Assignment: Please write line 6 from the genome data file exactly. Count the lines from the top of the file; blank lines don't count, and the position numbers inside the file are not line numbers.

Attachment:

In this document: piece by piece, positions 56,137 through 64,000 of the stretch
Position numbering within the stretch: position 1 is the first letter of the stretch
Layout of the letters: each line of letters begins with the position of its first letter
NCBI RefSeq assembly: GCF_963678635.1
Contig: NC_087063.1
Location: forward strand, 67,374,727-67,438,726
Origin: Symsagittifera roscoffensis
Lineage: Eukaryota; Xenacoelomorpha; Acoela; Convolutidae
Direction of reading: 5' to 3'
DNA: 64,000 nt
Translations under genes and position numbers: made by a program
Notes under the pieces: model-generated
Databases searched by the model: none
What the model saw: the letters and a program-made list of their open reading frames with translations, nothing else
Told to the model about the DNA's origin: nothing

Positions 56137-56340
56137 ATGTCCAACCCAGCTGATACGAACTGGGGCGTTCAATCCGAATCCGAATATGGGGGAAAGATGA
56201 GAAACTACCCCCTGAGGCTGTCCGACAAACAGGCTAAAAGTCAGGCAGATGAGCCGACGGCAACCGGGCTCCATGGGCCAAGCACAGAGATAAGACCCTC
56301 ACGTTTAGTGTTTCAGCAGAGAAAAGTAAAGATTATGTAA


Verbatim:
Location: forward strand, 67,374,727-67,438,726